I think part of the “Italian” distinction comes, for Esposito, not only from the style of thought, relationship to the nation-state, and subject matter of these philosophers but from that intellectual triad you mention at the beginning: Bruno, Vico, Machiavelli. When he discusses later philosophers, Esposito is keen to establish a line of influence that goes back to one or more of those first three. He strongly advocates, it seems to me, the notion that these three are thinkers it is necessary to “go through” in order to arrive at a place in the Italian tradition. Spinoza, for example, as Esposito points out, is a reader and interpreter of Machiavelli and Bruno.

    Perhaps, according to Esposito, there’s something even more unique to the manner in which these three thinkers engage their subject matter and the nonphilosophical than those distinguishing qualities you mention. But if that’s the case, then your speculation on his “insistence on the continuity” becomes important. As you say, What if Esposito is “obscuring the individual contributions of each of the individual thinkers”? In that case, it’s difficult to ascertain the “unique” contribution of the Italian tradition that distinguishes it from the contributions of Benjamin, Keller, Freud, or Schneider. In that case, as you say, “there is potentially no limit to the number of ‘Italians’,” and we’re back at the original question. And I think it’s safe to say—considering the length of the book as a whole—that we are indeed necessarily missing a great deal from these thinkers and their work.

    But then again, how is it that Esposito introduces Living Thought? By looking briefly to three anthologies of Italian philosophy previously published. Maybe one of the thrusts of Living Thought is to encourage what an anthology encourages you to do: dig deeper.

  2. danbarber Says:

    Not quite sure how to put this, but something like: productivity, power of making, creativity … these seem to be the criteria that (at least w/r/t Vico, Machiavelli, Bruno — and especially Spinoza) separate Italian thought from someone like Freud, for instance. The “italian” emphasis is not on fantasy, illusion, the false, etc., but on the power of construction.

    Hence Deleuze, w/r/t fabulation, power of the false, etc., would be “italian” too. Benjamin would not be “italian”, at least in terms of Critique of Violence or Theses on Philosphy of History, where what is invoked is something that is somehow being foreclosed. For similar reasons, Schmitt would not be “italian” — even if he advocates katechon, he’s still opposing it to some kind of breakdown. (My hunch, in fact, is that most of the discourse surrounding German-Jewish thought would be precisely what is different from “italian.”)

    Also, while the Spinoza of Deleuze, especially of Negri, is Italian, the Spinoza of Lacan (or of Kordela) might not be, given the latter focus on the opposition between the fantasy and the real.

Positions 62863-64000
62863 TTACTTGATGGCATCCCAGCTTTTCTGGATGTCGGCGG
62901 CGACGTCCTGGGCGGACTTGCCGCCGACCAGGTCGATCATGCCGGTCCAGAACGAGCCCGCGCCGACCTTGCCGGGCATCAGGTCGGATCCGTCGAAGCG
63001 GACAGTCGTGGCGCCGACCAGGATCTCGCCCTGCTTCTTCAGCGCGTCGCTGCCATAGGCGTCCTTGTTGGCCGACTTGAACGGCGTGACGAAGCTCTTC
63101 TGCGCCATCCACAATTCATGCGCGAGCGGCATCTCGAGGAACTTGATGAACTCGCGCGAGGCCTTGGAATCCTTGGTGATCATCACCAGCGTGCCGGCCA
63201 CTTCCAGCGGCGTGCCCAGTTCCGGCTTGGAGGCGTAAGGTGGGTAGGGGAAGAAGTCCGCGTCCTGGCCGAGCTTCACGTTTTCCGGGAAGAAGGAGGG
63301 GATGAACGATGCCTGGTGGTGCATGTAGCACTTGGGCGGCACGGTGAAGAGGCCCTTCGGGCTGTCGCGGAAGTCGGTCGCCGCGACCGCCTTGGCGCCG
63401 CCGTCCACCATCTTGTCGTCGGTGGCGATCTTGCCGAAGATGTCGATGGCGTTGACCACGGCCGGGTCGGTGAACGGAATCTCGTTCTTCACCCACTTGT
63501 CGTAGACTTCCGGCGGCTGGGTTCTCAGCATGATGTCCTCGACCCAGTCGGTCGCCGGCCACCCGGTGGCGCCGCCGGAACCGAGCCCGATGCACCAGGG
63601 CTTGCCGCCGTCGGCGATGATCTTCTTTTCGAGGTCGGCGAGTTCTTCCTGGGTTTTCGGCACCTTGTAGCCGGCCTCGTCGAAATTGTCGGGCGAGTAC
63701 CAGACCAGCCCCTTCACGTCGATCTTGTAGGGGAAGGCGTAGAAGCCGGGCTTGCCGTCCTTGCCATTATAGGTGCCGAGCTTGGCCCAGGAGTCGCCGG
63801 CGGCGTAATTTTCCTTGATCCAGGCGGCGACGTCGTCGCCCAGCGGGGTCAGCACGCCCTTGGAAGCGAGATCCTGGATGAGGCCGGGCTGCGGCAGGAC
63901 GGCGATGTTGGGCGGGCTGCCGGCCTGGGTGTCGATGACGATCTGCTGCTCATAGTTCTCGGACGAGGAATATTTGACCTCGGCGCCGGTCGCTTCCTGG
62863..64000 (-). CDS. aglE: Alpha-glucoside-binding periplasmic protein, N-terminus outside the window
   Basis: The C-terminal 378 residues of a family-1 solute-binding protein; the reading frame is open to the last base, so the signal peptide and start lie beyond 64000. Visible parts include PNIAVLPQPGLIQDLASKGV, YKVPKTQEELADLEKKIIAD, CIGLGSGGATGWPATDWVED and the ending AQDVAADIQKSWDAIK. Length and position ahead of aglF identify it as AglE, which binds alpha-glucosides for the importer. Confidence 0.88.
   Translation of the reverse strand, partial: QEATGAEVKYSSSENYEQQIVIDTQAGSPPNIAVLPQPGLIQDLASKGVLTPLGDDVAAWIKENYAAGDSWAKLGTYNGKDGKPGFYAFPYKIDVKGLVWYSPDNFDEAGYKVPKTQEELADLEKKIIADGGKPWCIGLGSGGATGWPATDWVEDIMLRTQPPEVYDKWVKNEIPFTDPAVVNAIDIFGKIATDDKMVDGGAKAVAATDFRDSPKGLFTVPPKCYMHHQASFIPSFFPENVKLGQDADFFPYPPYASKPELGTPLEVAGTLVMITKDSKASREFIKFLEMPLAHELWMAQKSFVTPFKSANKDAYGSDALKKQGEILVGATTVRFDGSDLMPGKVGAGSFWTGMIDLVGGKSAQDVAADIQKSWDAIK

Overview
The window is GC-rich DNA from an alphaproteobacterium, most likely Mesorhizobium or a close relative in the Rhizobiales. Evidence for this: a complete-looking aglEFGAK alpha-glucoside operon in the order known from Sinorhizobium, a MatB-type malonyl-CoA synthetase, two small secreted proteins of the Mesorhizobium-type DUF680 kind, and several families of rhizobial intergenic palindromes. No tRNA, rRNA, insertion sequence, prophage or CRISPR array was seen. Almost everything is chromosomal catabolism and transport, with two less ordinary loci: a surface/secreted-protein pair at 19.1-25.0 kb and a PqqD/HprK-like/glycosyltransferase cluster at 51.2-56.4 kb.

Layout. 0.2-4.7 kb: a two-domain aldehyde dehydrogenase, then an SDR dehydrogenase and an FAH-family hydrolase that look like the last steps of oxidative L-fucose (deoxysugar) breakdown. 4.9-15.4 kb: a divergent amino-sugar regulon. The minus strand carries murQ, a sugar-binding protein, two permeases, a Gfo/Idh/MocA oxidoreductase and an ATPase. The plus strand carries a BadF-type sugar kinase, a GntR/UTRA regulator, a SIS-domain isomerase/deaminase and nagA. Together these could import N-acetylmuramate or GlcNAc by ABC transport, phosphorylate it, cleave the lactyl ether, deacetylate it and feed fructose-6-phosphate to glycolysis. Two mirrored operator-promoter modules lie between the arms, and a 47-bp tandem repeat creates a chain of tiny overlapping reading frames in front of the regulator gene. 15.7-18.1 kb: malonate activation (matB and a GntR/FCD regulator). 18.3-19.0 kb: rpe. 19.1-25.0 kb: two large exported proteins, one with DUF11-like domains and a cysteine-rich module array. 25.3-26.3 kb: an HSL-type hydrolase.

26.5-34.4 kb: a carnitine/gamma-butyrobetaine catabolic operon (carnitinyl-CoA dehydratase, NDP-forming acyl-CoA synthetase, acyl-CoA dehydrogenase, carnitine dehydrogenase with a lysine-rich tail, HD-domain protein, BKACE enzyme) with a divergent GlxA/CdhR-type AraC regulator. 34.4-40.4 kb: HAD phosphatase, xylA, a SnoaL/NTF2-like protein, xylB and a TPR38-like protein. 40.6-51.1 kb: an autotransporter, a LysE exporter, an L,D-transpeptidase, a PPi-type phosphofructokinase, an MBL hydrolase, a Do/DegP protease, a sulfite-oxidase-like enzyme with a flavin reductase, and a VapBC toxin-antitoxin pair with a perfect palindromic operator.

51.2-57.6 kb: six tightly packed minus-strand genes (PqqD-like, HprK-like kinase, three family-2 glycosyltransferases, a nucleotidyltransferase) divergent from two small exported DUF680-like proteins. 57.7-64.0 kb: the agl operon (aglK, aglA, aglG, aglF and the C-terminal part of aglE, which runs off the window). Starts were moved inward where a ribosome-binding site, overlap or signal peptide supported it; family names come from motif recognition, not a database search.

Anyway, this is partly my inference — wouldn’t say it’s absolutely explicit in Esposito’s text (and it’s also other things in Esposito’s text), but this is how i tended to take it.

  3. Adam Kotsko Says:

    So Dan, would you agree that Schneider and Keller might count as honorary Italians?

  4. danbarber Says:

    Yes, exactly — to put it in my own terms, Schneider and Keller would both be Italian in the same sense, namely that they see the doubleness of origin / more than one-ness in a positive or “symbiotic” sense, rather than in an intrinsically conflictual sense. The undecidability is productive rather than nihilative.

    Those of course are pretty broad / vague terms, but i think it makes sense.

  5. Adam Kotsko Says:

    Perhaps someone like Freud is responding to an “Italian” problematic, but not in an “Italian” way.

  6. Dave Says:

    I had the same thought about Spinoza very early on while reading the book, but I don’t think that Freud fits in. If we say that Freud responds to an Italian problematic, but not as Italian (which I like), I wonder if that is sufficient enough to avoid the problem of over-broadness that I think you rightly put your finger on. However, and this might be too meta- to really be worth pushing further, but if we set up something like Freud or a specific German-Jewish tradition as a contrast class to the Italian thought, does it then risk referring it back to a kind of dialectical oppositional movement that it seems to want to ignore. I realize I may be over-reading your point here, but I think this gets at the precise strangeness of Italian thought and something I’m left wondering about after working through the book twice, namely the relation between ontology and politics. I don’t have my copy of the book with me in Europe, so perhaps I’ll have to leave this short with a promise to return, but I want to say that a constitutive part of Italian thought is our ambivalence over whether to accept the uniqueness of its claims with respect to other traditions rather than returning it to the same. I also think Gabriel is right to point out that the book partly serves to urge readers into a deeper engagement with Italian thought, but I think this latter point about ambivalence is one reason why Spinoza is a natural fit within this category (or at least as Dan points out, a certain take on Spinoza). I want to look back through the book with this in mind, though, or at least try to tease out whether adding Spinoza, Keller, and Schneider into the mix would problemetize the notion of geophilosophy he is working with.